Spring 2024


Photo by Kathleen D'Amico


For William Campbell MS’54, PhD’57, the path to a Nobel Prize started with a fluke — specifically, a sheep liver fluke. During a school trip to an agricultural show in rural Northern Ireland when he was 14, Campbell happened to read a pamphlet advertising a new drug for treating livestock infected with a parasitic flatworm commonly called a fluke. He remembers thinking how remarkable it was that one small pill could make such a difference for animal health.

A few years later, Campbell was a promising biology student at Trinity College in Dublin with a dual interest in veterinary and human medicine. His undergraduate adviser happened to be in touch with UW veterinary science professor Arlie Todd, who was looking for talented graduate students just as Campbell was in search of a postgraduation direction. At the time, the Department of Veterinary Science was part of CALS; it has since evolved into the Comparative Biomedical Sciences Graduate Program, now housed in the UW School of Veterinary Medicine. The program had acquired an international reputation for research and graduate training, and it became Campbell’s destination.

Supported by a Fulbright travel grant, Campbell set sail for the U.S. on the Britannic in January 1953. In Madison, he moved into the Knapp House, which gathered graduate students from various disciplines to live in the former governor’s mansion near Lake Mendota. In the lab, he worked closely with both Todd and veterinary science and zoology professor Chester Herrick to study giant liver flukes in sheep and deer. Todd then coaxed a reluctant Campbell to consider applying his skills in the pharmaceutical industry. With some misgivings, Campbell accepted a job at Merck and moved to Rahway, New Jersey.

“I only wanted to work on science for the sake of science and not for utility, but [at Merck] I discovered the tremendous joy and excitement of doing something that might actually be useful,” Campbell says. He stayed with the company for 33 years.

Campbell was an unusual industry scientist for his time. In addition to his assigned work, he regularly pursued independent projects that led to journal publications, invitations to academic conferences, and a fellowship in South and Central America usually reserved for university-affiliated scientists. One of those independent projects led to the discovery of a method to cryogenically freeze certain types of worms for as long as 10 years without killing them.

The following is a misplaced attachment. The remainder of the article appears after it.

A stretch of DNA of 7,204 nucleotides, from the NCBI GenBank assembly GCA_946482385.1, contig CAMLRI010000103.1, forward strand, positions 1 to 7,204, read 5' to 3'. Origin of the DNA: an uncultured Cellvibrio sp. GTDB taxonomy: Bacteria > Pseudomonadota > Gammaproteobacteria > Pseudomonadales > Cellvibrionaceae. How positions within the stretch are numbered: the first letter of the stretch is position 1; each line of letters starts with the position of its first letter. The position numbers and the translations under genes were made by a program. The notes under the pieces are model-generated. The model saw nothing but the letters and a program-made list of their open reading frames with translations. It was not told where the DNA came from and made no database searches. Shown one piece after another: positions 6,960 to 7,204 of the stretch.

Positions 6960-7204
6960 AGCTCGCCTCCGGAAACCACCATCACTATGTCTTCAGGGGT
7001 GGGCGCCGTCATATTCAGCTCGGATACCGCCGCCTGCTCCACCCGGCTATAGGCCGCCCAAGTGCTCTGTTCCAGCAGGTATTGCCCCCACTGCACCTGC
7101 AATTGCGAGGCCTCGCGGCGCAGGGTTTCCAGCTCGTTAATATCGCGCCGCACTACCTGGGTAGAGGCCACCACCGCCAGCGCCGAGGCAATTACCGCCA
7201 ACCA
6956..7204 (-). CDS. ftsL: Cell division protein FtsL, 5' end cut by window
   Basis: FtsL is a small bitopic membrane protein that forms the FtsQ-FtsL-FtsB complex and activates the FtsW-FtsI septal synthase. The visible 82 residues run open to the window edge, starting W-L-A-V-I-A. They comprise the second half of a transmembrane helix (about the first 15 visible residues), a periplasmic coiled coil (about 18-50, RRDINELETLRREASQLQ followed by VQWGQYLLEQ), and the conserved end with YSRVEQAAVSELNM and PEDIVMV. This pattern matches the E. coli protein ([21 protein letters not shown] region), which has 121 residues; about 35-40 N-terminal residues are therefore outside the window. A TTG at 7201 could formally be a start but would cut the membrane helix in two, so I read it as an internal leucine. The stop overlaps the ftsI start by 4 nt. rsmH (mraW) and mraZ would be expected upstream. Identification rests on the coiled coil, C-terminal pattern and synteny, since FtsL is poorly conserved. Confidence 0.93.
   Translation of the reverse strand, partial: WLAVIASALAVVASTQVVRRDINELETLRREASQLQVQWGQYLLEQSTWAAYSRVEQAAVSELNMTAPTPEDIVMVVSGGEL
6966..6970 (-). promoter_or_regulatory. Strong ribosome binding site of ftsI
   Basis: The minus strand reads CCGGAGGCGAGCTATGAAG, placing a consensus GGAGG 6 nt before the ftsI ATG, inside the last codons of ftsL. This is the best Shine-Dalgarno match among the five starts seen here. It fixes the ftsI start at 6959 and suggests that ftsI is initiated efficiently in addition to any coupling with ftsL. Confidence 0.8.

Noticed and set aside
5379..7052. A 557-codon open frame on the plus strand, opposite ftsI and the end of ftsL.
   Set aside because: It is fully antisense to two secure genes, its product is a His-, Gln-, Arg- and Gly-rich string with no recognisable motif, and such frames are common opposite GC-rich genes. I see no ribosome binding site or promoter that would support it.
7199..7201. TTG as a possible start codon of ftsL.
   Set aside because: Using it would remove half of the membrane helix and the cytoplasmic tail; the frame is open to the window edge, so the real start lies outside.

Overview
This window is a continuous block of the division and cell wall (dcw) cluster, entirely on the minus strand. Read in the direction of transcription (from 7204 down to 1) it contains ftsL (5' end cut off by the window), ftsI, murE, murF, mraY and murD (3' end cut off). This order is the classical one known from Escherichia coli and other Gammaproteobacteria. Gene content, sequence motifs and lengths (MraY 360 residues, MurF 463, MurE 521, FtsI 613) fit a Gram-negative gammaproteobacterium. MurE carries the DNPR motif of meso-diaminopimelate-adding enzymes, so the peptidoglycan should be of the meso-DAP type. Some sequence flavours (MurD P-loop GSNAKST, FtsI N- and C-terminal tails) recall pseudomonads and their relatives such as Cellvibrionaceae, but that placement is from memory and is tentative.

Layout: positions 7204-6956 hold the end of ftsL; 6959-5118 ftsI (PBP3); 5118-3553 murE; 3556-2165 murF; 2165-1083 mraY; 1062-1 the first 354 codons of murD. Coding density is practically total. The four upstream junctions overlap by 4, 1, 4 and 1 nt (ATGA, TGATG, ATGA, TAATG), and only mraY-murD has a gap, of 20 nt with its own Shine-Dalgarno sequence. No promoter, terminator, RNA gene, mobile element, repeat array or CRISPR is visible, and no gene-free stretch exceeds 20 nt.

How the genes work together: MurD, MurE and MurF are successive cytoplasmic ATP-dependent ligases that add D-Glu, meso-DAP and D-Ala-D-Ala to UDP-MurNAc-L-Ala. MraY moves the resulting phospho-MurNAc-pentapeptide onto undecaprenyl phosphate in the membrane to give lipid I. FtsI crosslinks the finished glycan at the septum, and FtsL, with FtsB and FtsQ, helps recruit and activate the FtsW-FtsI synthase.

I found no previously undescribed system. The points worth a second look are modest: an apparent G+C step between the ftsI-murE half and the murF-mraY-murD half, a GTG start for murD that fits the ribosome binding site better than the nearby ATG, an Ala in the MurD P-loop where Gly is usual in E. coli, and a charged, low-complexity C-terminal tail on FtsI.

Painting depicting a vase of flowers, but instead of flowers the vase is full of colorful parasites.
Campbell studies parasitic worms, but he also paints them. He completed Brass Bowl with Tapeworm Bouquet in 2015. Image courtesy of William Campbell

In 1975, Campbell joined a team that was conducting research on cattle roundworms. That team eventually developed ivermectin, widely considered a wonder drug of modern veterinary science. In addition to treating cattle and horses, ivermectin was the first convenient and widely used treatment to prevent heartworm in dogs.

Campbell’s interdisciplinary background helped him hypothesize another use for ivermectin: as a treatment for onchocerciasis, or river blindness. Caused by a parasitic worm and spread by blackflies, river disease was the second-leading cause of blindness worldwide before the 1980s.

“I was in a position to propose that there were reasons why [ivermectin] might work in river blindness, and I passed that word up the line,” Campbell says.

Clinical investigators proved his hunch correct, and Merck executives made the unusual decision to make the drug available to all who needed it for the prevention of river blindness. This, together with the dedicated work of several nongovernmental organizations, resulted in the eradication of the disease in many of the affected countries in South America and Africa.

The significant, ongoing impact of ivermectin led to Campbell sharing a Nobel Prize in Medicine in 2015. He was invited to the White House to meet President Barack Obama, who gave Campbell a small stuffed toy in the shape of a heartworm.

Campbell’s achievements also earned him the Distinguished Alumni Award from the Wisconsin Alumni Association (WAA) in 2023. The WAA’s highest honor, it celebrates prestigious UW graduates for their professional achievements, contributions to society, and support of the university over the course of their career or lifetime. Campbell will receive his award during a ceremony on April 12.

Since retiring from Merck, Campbell has kept busy as a university lecturer at Drew University in Madison, New Jersey. He is also an avid painter, mostly of parasitic worms, and he regularly
donates artworks to the American Society of Parasitologists to auction off as fundraisers for student scholarships.

“I like parasites, even though I’ve spent most of my life trying to kill them,” he says. “I often compare them to flowers — there’s an almost endless variety in their structure and life cycle. It’s absolutely phenomenal.”

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